With the massive, $580 million success of 2011′s The Smurfs, there was little doubt as to whether a sequel would quickly follow, and sure enough, Raja Gosnell was handed the reins for The Smurfs 2, which picks up with our little blue heroes a few years after their escapades in New York. This time around they’re funnier, more entertaining, and have a much deeper plot driving them along.
The Smurfs 2 finds the Smurfs happily enjoying their peace, far from the terror of Gargamel. It’s Smurfette’s birthday, and everyone is secretly planning a surprise party for her, but that leads her to believe that they’ve all forgotten what day it is. The fact she thinks her birthday is forgotten, combined with her recurring nightmare about Gargamel causing her to turn on the Smurfs, causes her to question whether she really belongs with the Smurfs.
While pondering this alone by the water, Vexy, one of Gargamel’s Naughties, grabs Smurfette and pulls her into a portal, taking her back to Gargamel’s secret lair in Paris so he can get the secret formula that will allow him to extract all the Smurf-essence he needs to take over the world. Papa Smurf isn’t about to let Gargamel take Smurfette without a fight though and along with Clumsy, Grouchy, and Vanity, he heads to the Winslow’s (Neil Patrick Harris and Jayma Mays) house in New York to get their old friends to help them save the day.
The story is based around Smurfette’s identity crisis, one that is ripe for the film, especially considering Smurfette has almost always been the only female Smurf in a village full of males. If a Smurf movie was to be made, that’s as good a story as any to use, and it’s tackled quite well. We spend almost the entire movie watching the Naughties deftly work to gain Smurfette’s allegiance, and while her initial transformation may feel a bit sudden, it is fairly natural when considering the perpetual Smurfette conundrum.
To mirror the issues of who Smurfette’s real people are and real father is, we get Patrick’s step-father joining the crew. Patrick never quite got along with his step-father, always wishing his real father hadn’t left him when he was 5. His step-father, Victor, is hilariously played by Brendan Gleeson. Gleeson plays all the scenes of over-enthusiasm with proper gusto, but he’s also quite good in the more heartfelt scenes of both hurt and reconciliation. Plus, he turns into a duck for a good bit of the movie, and you should never pass up an opportunity to see Brendan Gleeson play a duck.
For all the heartfelt moments though, Gosnell never tries to make this a tear-jerking, hold hands and hug movie. There is emotion present, and there are plenty of good morals for the kids to take from the story, but it’s first and foremost a movie where a bunch of little blue creatures and Neil Patrick Harris chase a bald wizard who talks to a cat, and Gosnell never loses sight of that by trying to make the movie something it’s not.
A recent, and somewhat disturbing, trend for similar projects is to opt for a live-action/animation hybrid. Sadly, that hybrid method has yet to be an overwhelming success in kids’ movies, especially those based on old animated classics. Garfield, Scooby-Doo, and this film’s predecessor all might have been better as purely animated films. The Smurfs 2, while better than the others, is no exception to that rule. Most of the time the animated Smurfs appear awkward in the real world, and on occasion it even seems like the actors are struggling when it comes to interacting with their blue friends. It likely won’t serve as a distraction to the film’s younger target audience, but it is far from ideal for older viewers.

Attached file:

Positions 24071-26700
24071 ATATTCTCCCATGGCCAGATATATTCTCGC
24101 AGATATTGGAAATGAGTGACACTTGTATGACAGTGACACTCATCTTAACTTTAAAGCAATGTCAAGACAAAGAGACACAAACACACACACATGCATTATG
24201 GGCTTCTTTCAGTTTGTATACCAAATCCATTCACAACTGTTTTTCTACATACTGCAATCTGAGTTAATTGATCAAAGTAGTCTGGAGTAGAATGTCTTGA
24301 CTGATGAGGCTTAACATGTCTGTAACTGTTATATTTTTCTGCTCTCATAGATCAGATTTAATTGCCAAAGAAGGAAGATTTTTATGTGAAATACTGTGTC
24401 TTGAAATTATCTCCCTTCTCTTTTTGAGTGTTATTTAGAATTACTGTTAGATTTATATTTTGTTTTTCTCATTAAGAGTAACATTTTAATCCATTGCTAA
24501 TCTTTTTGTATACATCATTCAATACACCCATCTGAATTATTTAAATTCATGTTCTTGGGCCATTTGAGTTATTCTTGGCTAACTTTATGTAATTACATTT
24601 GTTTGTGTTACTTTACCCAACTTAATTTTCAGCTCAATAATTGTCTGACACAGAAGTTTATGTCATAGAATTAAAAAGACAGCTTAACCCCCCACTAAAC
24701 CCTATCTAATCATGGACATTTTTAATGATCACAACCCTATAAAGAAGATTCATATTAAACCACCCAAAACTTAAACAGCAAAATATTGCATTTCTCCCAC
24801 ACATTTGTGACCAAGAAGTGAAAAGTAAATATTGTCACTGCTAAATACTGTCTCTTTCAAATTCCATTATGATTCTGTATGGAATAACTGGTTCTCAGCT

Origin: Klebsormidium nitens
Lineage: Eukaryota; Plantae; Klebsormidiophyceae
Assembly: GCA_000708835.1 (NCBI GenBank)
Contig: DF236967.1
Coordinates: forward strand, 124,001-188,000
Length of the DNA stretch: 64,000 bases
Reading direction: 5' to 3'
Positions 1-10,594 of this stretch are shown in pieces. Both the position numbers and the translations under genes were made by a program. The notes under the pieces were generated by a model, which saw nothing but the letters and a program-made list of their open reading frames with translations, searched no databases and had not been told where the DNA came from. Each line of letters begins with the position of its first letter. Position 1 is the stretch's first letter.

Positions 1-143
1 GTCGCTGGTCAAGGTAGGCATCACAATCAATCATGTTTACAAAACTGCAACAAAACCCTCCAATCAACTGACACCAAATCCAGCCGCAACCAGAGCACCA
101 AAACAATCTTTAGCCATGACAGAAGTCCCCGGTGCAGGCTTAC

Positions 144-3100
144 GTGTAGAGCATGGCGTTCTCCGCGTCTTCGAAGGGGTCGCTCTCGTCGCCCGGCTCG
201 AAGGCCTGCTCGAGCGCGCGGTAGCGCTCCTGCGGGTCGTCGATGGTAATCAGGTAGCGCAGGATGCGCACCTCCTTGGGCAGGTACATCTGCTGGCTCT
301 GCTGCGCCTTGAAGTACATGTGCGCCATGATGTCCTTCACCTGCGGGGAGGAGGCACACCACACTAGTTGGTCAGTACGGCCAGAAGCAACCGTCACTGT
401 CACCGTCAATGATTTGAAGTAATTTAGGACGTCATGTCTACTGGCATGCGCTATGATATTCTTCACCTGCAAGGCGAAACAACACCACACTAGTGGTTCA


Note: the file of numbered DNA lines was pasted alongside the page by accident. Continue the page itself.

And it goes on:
The scenes with only the Smurfs, and those with only people, are wonderful. The film has a beauty that many children’s movies lack. Each shot is well composed and expertly lit. The shots of Paris are excellent as well. Most people don’t turn to a half-animated kids’ movie to see beautiful scenery, but the shots we do get are well captured and prove a lot can be accomplished by having the money to set a film in an interesting and beautiful location. The film is visually pleasing in a very unexpected way.
Sure, there are plenty of flaws in the plot that may distract older viewers, such as the fact an entire family was able to decide to fly from New York to Paris sometime after breakfast and make it there in the early afternoon, but nothing of that nature is going to bother the film’s target audience, most of which probably don’t know what country Paris is in, let alone flight schedule intricacies.
Even with the minor flaws in the plot and the less than ideal animation style, the movie tells a quality story of multiple characters finding out who they really are, and how much those around them love them. With that sort of heart to a family film, it’s hard to go wrong. Add in beloved little blue creatures, and you’ve got quite the recipe for success. While it’s far from perfect, and may not be the most thrilling for older audiences, The Smurfs 2 is an entertaining movie with plenty of laughs and heart.